Others on the list from Waugh’s generation include The Great Gatsby, Dance to the Music of Time, Cold Comfort Farm, 1984, Brighton Rock and Mrs. Dalloway. There in no novel by D H Lawrence or Ernest Hemingway on the list.
There is nothing new under the sun. Except, perhaps, this:
On Wed., Nov. 26th, at Barts Pathology Museum in London, Dead Meet (“Dating and Networking for Death Professionals”), is holding its Inaugural Dead Meet Up, a networking event at which noted Waugh scholar and EWS honorary vice president Ann Pasternak Slater will discuss “The Loved One.” After Ms. Pasternak Slater’s talk, Kevin Sinclair, a member of the British Institute of Embalmers, “will tell [the audience] whether or not the procedures [described] in the book are true to life.”
The event runs from 6:30 to 9:00 p.m. and is open to all, although Dead Meet members receive discounted admission and special tour privileges within Barts [sic] Pathology Museum.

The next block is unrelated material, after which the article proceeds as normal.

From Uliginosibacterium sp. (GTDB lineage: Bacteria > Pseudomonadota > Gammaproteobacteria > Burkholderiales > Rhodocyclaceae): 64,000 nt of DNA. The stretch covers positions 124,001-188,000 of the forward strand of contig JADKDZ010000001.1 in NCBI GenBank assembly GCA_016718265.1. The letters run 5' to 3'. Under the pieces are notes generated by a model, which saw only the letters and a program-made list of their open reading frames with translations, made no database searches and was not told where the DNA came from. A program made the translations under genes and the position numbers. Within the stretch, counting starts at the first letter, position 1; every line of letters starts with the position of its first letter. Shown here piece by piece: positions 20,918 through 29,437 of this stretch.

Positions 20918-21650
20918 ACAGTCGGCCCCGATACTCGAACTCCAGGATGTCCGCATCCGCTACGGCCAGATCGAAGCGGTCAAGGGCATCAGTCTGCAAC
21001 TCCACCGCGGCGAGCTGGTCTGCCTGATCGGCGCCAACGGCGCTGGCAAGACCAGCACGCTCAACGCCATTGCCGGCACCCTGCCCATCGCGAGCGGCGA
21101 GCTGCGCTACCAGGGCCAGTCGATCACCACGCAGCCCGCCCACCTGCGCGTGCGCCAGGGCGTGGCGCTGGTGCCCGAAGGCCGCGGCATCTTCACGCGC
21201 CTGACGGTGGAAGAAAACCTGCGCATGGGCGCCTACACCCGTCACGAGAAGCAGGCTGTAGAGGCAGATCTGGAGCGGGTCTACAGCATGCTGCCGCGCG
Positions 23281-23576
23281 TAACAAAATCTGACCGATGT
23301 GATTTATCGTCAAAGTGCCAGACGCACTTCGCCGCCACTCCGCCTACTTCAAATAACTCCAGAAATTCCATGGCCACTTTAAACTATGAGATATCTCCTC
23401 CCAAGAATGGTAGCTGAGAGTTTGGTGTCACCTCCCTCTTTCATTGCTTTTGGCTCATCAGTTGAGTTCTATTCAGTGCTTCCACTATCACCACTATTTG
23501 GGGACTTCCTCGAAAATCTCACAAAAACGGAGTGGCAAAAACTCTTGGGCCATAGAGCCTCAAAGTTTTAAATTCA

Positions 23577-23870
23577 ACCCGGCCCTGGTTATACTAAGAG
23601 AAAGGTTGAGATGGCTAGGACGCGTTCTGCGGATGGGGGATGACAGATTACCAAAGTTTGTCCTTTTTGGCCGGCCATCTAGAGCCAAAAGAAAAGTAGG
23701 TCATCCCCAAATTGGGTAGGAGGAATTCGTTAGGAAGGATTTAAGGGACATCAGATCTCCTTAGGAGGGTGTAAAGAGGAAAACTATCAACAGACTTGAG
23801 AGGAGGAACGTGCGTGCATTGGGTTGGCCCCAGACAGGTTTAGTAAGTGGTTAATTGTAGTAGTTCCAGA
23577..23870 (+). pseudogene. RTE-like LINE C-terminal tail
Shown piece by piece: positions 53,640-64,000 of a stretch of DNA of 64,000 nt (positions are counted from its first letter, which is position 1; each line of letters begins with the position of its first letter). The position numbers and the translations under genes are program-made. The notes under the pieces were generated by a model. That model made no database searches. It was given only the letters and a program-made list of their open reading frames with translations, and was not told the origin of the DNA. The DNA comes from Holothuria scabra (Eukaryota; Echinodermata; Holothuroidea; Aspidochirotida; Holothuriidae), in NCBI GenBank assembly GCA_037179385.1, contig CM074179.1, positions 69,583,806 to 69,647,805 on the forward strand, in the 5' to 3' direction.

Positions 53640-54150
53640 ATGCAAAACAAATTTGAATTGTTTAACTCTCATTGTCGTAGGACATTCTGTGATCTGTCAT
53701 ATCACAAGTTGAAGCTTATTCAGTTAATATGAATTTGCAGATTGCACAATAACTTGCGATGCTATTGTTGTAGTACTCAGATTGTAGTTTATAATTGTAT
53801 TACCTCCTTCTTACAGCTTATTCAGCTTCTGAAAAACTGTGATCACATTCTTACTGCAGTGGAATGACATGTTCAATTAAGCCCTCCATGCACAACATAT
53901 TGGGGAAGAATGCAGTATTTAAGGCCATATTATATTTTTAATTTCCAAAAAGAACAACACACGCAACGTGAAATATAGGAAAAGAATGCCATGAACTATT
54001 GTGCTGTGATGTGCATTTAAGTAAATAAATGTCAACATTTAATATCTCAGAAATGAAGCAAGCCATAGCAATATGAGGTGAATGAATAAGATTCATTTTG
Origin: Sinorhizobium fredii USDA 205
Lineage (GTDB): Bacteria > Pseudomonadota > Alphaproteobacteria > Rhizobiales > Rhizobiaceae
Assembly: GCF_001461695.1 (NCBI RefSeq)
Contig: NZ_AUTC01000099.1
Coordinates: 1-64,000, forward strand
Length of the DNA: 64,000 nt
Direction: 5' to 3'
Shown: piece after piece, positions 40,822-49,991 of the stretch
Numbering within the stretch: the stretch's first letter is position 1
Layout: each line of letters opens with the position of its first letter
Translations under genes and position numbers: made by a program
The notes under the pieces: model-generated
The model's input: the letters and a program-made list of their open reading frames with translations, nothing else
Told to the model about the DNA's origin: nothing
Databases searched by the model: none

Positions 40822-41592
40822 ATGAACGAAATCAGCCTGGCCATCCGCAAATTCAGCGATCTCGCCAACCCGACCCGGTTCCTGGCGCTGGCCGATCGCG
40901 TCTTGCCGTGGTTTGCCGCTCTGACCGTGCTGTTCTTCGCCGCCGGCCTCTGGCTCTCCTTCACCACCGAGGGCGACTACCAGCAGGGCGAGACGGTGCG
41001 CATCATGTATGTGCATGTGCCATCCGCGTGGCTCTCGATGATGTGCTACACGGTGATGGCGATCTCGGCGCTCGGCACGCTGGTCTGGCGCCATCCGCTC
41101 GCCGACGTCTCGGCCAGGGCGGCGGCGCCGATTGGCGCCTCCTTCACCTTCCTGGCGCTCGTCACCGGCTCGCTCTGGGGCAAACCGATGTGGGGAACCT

A memoir of the residents of Lord Berners’ Faringdon House estate in Berkshire (now Oxfordshire) has been written by the granddaughter of one (or possibly two) of them. This is The Mad Boy, Lord Berners, My Grandmother and Me , by Sofka Zinovieff (Jonathan Cape, 436pp, £25, U.S. publication scheduled for 2015).
The author’s relationship to the menage is a bit complicated. Her mother, Victoria, was the child of Jennifer Fry, who lived at Faringdon in the 1940s and married Robert Heber-Percy (“The Mad Boy”). He was also Berner’s companion and may (or may not) have been Victoria’s father. Heber-Percy and Fry were soon divorced, and he later married Evelyn Waugh’s friend Dorothy (“Coote”) Lygon. Other male companions also came and went after Berners’ death in 1950. The estate was left by Berners to Heber-Percy, who kept changing his own will, causing Waugh to make the following comment in a letter to Diana Cooper dated December 12, 1950: ‘I went to dinner at Faringdon … the Mad Boy has installed a Mad Boy of his own. Has there ever been a property in history that has devolved from catamite to catamite for any length of time? It would be interesting to know.’
Heber-Percy ultimately left the estate to Zinovieff who still owns it and rents it out to American millionaires. This is all explained in more (and more entertaining) detail in a review of Zinovieff’s book by Waugh’s grandson, Alexander Waugh, in the current issue of Literary Review.